På Svenska
Hero image

NIS2 directive

NIS2 directive

Increased demands on vital societal functions

The NIS Directive entered into force in August 2018, with the aim of establishing and maintaining a high level of security in critical infrastructure and information systems throughout the EU. As a result of increased digitalization and the threats it entails, the European Commission has chosen to present a revised proposal, called NIS2. The new proposal entered into force in December 2020, and involves, among other things, increased requirements for risk and incident management, reporting and continuous security testing. In addition to that, more sectors are also covered by the regulation, as well as suppliers and subcontractors.

Content image

Affected businesses

The original NIS Directive covers sectors within two categories; providers of vital societal functions and providers of digital services. The category of vital societal functions includes seven sectors; energy, transport, banking, financial market infrastructure, healthcare, supply and distribution of drinking water and digital infrastructure. The category of providers of digital services includes actors that provide internet-based marketplaces, internet-based search engines or cloud services.

Content image

More sectors are covered when NIS becomes NIS2

When the NIS directive is now replaced by NIS2, additional sectors will be covered by the regulation. A further change is that the sectors are now classified as either "substantial entities" or "important entities".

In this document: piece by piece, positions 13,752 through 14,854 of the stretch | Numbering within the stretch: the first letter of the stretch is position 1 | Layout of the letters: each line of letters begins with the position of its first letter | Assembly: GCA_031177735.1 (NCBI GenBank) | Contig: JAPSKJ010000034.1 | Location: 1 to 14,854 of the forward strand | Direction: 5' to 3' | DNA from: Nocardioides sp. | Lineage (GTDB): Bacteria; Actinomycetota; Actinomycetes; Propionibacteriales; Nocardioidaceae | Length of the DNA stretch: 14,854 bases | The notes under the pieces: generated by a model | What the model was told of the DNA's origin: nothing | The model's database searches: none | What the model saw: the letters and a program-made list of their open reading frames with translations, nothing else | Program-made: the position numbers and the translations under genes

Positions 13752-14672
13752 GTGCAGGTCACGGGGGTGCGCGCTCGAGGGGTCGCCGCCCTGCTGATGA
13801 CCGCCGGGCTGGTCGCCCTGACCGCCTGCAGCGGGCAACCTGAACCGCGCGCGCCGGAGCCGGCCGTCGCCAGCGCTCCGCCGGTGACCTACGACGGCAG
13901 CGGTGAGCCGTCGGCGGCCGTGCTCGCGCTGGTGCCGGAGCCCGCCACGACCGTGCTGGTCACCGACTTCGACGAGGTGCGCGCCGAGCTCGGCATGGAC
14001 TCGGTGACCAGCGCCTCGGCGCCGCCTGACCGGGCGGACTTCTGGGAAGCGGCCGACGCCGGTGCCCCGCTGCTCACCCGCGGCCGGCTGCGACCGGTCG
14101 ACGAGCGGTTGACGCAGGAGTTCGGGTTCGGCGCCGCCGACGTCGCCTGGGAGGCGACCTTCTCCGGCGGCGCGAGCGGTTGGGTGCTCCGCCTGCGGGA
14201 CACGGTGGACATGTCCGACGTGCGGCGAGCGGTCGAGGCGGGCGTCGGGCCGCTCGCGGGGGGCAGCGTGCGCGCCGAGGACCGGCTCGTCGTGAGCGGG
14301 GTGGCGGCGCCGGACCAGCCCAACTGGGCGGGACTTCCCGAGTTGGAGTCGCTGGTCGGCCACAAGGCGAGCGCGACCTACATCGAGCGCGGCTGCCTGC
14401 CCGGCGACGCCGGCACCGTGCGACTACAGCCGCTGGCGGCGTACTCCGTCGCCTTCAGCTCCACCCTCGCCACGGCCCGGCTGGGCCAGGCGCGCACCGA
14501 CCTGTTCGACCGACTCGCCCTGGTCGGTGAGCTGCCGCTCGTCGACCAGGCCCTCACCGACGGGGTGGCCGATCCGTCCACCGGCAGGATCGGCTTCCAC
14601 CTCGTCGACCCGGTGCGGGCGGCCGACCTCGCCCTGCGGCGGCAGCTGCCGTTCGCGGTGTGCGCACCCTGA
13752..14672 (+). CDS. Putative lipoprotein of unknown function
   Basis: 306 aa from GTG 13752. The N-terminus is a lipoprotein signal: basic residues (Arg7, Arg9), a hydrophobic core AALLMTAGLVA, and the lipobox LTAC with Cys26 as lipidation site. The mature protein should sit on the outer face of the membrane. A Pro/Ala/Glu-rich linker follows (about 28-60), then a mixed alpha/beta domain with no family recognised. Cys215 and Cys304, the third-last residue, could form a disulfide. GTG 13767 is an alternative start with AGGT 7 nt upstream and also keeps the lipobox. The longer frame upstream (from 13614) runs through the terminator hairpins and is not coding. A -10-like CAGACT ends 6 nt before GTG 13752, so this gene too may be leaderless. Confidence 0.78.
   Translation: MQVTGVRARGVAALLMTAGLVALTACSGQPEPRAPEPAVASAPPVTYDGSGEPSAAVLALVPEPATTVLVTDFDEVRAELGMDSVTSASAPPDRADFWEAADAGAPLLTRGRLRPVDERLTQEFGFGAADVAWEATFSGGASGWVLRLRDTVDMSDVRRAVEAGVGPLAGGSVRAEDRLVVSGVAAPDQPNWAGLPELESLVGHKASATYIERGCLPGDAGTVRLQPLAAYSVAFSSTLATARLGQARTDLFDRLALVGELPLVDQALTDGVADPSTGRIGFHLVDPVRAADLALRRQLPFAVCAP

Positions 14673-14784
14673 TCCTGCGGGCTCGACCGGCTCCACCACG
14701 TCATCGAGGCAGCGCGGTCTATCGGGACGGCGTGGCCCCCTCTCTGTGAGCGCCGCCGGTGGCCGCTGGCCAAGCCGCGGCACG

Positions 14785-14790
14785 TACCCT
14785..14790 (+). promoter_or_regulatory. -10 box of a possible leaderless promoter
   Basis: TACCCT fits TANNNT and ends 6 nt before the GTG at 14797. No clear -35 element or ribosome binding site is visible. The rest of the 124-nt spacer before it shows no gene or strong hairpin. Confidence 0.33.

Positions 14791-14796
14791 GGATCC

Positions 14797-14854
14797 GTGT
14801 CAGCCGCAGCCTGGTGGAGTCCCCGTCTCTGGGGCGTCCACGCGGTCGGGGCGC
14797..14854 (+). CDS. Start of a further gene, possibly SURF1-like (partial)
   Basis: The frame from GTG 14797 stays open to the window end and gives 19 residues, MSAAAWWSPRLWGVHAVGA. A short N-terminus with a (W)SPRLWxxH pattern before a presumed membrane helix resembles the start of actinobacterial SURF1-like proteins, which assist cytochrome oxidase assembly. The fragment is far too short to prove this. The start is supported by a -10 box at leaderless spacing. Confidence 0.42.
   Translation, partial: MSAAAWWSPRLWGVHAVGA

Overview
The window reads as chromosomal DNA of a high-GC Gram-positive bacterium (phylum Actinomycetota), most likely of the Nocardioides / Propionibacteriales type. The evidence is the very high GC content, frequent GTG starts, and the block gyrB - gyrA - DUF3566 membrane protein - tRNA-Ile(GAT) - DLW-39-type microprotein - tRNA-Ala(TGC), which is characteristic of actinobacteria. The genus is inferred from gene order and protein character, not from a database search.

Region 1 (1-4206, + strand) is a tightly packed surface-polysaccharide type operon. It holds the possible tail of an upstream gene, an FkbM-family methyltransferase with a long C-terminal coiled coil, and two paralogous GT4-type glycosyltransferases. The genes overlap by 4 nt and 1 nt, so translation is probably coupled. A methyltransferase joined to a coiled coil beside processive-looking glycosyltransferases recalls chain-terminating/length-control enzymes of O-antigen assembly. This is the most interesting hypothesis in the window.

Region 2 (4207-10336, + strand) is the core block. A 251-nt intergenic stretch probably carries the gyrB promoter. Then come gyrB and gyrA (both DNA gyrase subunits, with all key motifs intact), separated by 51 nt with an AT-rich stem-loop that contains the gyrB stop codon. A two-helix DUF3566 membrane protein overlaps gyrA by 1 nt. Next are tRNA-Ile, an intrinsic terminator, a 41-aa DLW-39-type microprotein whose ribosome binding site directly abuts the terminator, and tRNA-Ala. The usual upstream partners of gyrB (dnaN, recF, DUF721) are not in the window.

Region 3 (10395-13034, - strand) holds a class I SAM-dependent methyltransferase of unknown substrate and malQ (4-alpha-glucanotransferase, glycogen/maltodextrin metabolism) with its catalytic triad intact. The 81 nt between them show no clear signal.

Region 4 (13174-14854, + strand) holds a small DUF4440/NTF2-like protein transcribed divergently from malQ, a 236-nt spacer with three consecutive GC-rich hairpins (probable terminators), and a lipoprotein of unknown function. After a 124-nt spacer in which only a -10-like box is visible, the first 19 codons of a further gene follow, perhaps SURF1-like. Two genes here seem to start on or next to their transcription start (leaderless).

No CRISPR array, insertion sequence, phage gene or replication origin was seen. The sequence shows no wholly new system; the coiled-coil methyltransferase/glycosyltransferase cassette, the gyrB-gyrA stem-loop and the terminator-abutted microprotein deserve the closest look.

The sectors that have now been added are;
- Sewage management
- Waste management
- District heating or district cooling, hydrogen gas
- Food
- Public Administration
- The manufacturing industry
- Postal operations
- Space operations


Security requirements of NIS2

Risk assessment

Affected businesses must assess security risks associated with their services and implement appropriate measures to manage them.

Incident management

Affected businesses must have a plan for how potential cyber security incidents will be handled and how services can be restored as quickly as possible.

Security measures

Affected businesses must take appropriate technical and organizational measures to ensure the security of their networks and information systems, for example through security testing.

Incident reporting

Affected businesses must report serious security incidents to the national cybersecurity authority as quickly as possible.

Supplier security

Affected businesses must ensure security in the entire supply chain by managing security aspects in the relationship between the business and its suppliers and service providers.


Affected businesses must cooperate with national cybersecurity authorities and other service providers to manage incidents and share information about threats and vulnerabilities.

Content image

Consequences in case of violation

The NIS2 directive was approved in December 2022, and the member states of the European Union (EU) then have 21 months, i.e. until October 2024, to incorporate the directive into national legislation. If affected actors subsequently do not comply with the requirements of NIS2, it can result in sanctions of up to EUR 10 million or 2 % of the total global annual turnover. These sanctions can range from fines and warnings to business bans and other legal sanctions. Even non-reporting of serious security incidents can lead to penalties and sanctions.

Contact us

We offer several contact routes and provide feedback as soon as possible. If you have sensitive information, we ask you to use the encrypted method.